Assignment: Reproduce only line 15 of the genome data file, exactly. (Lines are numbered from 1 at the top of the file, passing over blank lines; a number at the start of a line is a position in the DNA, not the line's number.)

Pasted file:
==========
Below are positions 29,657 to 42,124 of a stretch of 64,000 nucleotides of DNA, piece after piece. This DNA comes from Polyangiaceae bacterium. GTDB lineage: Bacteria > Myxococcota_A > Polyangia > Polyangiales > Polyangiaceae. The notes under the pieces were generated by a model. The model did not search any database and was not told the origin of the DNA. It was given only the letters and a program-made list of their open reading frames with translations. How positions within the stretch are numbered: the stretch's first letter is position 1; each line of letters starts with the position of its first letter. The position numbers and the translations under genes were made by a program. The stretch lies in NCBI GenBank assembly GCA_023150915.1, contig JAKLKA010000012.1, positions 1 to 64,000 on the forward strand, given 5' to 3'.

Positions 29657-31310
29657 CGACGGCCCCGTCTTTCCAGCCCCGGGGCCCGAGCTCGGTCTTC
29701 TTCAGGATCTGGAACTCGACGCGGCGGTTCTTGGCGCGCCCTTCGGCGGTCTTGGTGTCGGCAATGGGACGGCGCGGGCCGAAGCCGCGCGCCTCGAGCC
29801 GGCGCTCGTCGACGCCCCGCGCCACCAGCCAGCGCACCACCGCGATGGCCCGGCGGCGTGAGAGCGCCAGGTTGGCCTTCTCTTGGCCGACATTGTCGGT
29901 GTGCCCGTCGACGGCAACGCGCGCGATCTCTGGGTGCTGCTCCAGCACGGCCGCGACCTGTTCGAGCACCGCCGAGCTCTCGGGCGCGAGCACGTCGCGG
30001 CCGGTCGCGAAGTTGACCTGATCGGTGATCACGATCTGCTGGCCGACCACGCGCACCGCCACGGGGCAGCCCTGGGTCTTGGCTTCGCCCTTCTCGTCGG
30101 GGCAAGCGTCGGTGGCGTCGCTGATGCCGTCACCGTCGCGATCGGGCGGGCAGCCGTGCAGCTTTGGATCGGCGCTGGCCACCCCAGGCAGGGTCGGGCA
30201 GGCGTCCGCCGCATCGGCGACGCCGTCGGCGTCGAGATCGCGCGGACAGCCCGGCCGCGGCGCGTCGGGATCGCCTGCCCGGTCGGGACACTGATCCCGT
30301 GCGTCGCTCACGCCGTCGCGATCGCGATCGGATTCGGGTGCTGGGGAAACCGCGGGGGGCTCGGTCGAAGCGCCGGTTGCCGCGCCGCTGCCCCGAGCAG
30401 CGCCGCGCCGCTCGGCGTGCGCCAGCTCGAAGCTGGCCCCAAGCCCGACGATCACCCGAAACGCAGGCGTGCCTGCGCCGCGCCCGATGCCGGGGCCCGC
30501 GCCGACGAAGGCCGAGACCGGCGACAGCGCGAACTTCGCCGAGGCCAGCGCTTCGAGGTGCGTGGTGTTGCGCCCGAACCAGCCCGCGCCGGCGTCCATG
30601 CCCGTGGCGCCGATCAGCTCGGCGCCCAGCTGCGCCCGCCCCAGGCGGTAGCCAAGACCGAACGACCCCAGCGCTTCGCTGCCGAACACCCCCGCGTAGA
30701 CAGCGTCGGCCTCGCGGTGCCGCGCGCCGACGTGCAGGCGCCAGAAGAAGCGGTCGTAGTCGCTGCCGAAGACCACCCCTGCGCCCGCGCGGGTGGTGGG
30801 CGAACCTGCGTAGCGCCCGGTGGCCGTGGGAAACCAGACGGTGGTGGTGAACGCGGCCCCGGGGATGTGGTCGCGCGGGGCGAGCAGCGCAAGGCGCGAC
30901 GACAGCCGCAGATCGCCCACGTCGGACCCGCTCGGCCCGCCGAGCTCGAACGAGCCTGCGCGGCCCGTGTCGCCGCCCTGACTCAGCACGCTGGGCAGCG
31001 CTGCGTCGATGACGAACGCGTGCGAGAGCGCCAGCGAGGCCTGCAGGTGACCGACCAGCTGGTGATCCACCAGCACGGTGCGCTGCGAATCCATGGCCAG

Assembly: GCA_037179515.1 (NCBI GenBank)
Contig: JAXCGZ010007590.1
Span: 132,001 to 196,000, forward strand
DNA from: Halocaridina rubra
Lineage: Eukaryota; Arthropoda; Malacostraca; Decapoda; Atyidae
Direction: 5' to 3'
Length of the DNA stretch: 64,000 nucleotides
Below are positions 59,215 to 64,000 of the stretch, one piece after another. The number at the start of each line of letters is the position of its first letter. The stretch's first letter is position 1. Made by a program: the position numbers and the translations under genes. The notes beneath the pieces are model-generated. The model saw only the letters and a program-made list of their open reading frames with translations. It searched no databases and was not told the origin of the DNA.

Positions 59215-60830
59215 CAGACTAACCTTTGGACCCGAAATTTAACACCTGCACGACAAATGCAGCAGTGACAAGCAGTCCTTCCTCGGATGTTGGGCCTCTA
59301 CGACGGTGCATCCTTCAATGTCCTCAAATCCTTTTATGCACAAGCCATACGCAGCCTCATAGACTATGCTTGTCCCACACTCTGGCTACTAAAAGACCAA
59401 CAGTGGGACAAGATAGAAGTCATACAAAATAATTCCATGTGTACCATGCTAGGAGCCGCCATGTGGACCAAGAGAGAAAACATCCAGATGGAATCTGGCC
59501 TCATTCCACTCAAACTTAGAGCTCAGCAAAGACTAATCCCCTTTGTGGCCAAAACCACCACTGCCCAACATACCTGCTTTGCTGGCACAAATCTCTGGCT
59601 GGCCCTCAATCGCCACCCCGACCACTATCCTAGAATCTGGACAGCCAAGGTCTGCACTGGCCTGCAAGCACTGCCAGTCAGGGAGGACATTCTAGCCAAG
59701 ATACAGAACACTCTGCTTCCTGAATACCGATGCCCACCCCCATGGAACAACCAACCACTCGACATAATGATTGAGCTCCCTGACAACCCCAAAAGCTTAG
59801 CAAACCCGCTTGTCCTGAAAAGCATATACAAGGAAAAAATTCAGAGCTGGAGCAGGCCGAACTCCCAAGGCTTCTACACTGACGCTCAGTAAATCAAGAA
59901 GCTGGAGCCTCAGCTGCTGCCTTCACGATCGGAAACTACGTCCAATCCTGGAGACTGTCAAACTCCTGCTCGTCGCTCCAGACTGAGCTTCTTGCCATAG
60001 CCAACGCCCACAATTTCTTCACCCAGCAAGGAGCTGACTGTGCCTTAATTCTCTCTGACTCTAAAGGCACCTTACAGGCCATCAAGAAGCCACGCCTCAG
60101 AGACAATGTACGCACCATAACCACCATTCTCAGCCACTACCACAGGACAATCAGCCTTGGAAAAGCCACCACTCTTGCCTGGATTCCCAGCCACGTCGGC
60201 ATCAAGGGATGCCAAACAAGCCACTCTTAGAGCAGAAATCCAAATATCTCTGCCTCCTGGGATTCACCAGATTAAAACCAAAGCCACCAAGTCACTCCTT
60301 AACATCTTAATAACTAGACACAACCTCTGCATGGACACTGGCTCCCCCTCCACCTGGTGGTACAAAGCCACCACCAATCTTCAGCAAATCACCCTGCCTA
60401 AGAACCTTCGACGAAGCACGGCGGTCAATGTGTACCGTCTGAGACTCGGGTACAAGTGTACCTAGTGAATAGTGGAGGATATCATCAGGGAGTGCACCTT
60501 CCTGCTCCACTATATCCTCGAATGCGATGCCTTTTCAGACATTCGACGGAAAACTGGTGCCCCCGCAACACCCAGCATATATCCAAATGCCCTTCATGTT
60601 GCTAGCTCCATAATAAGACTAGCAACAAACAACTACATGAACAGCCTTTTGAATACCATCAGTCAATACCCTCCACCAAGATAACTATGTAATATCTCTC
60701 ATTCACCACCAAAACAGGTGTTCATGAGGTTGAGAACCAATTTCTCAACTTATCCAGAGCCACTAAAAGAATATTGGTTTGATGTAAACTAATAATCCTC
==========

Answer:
30801 CGAACCTGCGTAGCGCCCGGTGGCCGTGGGAAACCAGACGGTGGTGGTGAACGCGGCCCCGGGGATGTGGTCGCGCGGGGCGAGCAGCGCAAGGCGCGAC